Dad goobjoog u ahaa dhagaysiga dacwadda Naciima Axmed ayaa sheegay inay ku eedeysay saraakiil ka tirsan sirdoonka Somaliland inay u hanjabeen, dharbaaxeen ayna u geysteen tacaddiyo jinsi ah labadii maalmood ee ugu horreysay xabsiga. Waxa ay sidoo kale ku eedeysay askari ka tirsan laanta dembi baarista inuu si xun ula dhaqmay.
Mid kamid ah qareenada Naciima ayaa u sheegay Human Rights Watch in garsoorayaasha kiiskeeda ay aqbaleen caddeyn uu sheegay in si qasab ah lagu keenay. Waxa uu sheegay in maxkamadda aanay waxba ka qaban codsiga qareennada Naciima oo ku baaqay in baaritaan lagu sameeyo eedeymaha ay jeedisay ee ah in lagu dhibaateeyay xabsiga. Isla qareenkaasi oo matalay Maxamed Kayse ayaa sheegay in booliska ay si isdaba joog ah ugu diideen inuu la kulmo macmiilkiisa ka hor inta aan maxkamadda lasoo taagin iyo in markii ugu horreysay uu si toos ah ula kulmay maalintii koobaad ee maxkamadeyntiisa.
Dastuurka Somaliland ee 2001 ayaa damaanad qaadaya xoriyadda hadalka iyo tan warbaahinta, “si waafaqsan sharciga.” Balse xeerka ciqaabta ee la dhaqangaliyay 1964 ayaa waxaa ku jira tiro qodobo aan caddeyn kuwaasoo ay ka mid yihiin inay dembi tahay ku xadgudubka sharafta madaxweynaha, aflagaadeynta mas’uul dowladda ka tirsan ama hay’ad dowliga ah iyo xaqiraadda qaranka ama calanka. Dadka arimahaasi lagu helo ayaa lagu xukumi karaa ilaa saddex sano oo xabsi ah.
Sida ku cad xeerka Guddiga Afrika ee Xuquuqda Aadanaha, “Waa in dadka haya xilalka waaweyn ee bulshada ka dhexmuuqda ay si macquul ah u wajahaan dhaliil ballaaran si ka duwan dadka caadiga ah, haddii kale waxaa lumaya doodaha bulshada ay yeelan karto.”
“Waa in Somaliland ay isbedel ku samaysaa shuruucdeeda ayna joojisaa maxkamadeynta dadka soo bandhiga aragtidooda siyaasadeed,” ayay tiri Bader oo intaa ku dartay, “taa bedelkeeda waa inay xoogga saartaa baaritaanka tacaddiyada ka dhanka ah dadka xiran iyo abuuridda jawi ay dadka si xor ah uga dooddi karaan ugana faalloon karaan arimaha xasaasiga ah ayaga oo aan ka baqayn inay faafreeb isku sameeyaan.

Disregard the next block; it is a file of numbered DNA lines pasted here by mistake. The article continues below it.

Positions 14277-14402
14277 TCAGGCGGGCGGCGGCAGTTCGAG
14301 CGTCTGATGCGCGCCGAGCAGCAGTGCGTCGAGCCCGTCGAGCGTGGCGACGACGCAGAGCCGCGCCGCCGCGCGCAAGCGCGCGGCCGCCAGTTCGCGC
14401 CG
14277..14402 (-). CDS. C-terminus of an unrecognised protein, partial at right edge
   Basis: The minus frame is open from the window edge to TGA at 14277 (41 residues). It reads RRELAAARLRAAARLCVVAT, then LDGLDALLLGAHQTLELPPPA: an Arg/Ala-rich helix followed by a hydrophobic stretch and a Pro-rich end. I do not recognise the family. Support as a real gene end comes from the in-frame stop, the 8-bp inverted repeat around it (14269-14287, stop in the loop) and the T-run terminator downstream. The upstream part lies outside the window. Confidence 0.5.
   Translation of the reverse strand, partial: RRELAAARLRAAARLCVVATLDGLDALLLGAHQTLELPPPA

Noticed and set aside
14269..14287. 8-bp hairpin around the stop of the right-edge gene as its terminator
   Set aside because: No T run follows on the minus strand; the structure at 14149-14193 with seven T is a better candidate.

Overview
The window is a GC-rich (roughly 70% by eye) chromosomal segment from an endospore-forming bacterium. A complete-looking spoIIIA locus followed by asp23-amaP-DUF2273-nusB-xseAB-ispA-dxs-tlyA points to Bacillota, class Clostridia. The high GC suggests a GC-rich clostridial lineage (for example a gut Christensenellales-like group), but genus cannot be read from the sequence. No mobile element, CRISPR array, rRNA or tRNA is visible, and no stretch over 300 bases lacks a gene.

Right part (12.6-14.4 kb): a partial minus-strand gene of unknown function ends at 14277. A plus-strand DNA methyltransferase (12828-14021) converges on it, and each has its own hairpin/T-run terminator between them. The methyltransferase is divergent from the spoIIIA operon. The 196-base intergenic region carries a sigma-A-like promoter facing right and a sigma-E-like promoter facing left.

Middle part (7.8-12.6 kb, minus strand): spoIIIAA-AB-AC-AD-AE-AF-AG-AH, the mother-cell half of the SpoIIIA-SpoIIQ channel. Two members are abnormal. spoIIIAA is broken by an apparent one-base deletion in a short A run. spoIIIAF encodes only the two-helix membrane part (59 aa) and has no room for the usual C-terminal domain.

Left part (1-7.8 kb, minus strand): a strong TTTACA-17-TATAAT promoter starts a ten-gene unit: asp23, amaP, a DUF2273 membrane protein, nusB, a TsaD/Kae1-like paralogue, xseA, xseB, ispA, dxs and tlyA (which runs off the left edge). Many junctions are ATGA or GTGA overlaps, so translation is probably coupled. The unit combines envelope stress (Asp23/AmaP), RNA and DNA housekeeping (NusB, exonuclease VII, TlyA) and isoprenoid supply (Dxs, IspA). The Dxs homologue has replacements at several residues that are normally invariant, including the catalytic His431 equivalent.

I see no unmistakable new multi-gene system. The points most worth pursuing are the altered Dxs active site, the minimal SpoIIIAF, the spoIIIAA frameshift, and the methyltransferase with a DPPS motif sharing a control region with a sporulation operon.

Wixii faahfaahin dheeraad ah, fadlan kala xiriir:
Gudaha Rome, Laetitia Bader (oo ku hadasha Ingiriis iyo Faransiis,) +393662845295; ama email@example.com. Ka raac barta Twitter: @LaetitiaBader
Gudaha Nairobi, Maria Burnett (oo ku hadasha Ingiriis): +1-917-379-1696 (telefoonka gacanta); firstname.lastname@example.org. Ka raac barta Twitter: @MariaHRWAfrica.
Gudaha Nairobi, Abdullahi Abdi (oo ku hadla Soomaali): +254 721 319397 (telefoonka gacanta); email@example.com. Ka raac barta Twitter: @Abdullahisom1
For Immediate Release
Somaliland: Prosecutions Threaten Free Expression
Repeal Provisions that Criminalize Free Speech
(Nairobi, May 8, 2018) – A string of recent prosecutions in Somaliland targeting people who spoke out on controversial issues is a dangerous attack of free expression, Human Rights Watch said today. In the latest such case, a prominent traditional elder was charged, tried, and sentenced to five years in prison on April 26, 2018, in proceedings that lasted less than an hour.
Over the course of the last month, the government has prosecuted three people under vague and overly broad provisions that restrict free expression. These laws are being used to criminalize disagreements with key state policies, as well as criticism of, or perceived insults to, public officials.
“Public space for criticism of the government on contentious issues is shrinking in Somaliland, as the authorities bring criminal charges to silence critics,” said Laetitia Bader, senior Africa researcher at Human Rights Watch. “This heavy-handed response is an assault on key human rights protections, and risks badly tarnishing the government’s image.”
The harm caused by the abusive prosecutions is not limited to the defendants. These cases also send a collective message that state authorities will not tolerate certain forms of dissent, which creates a chilling environment that may fuel self-censorship.
Somaliland declared its independence from Somalia in 1991 but has not received international recognition. It shares a border with Somalia’s semi-autonomous Puntland state. Since January, tensions between Somaliland and Puntland have increased in the contested border Sool region with Somaliland deploying forces and taking over Puntland bases in the town of Tukaraq.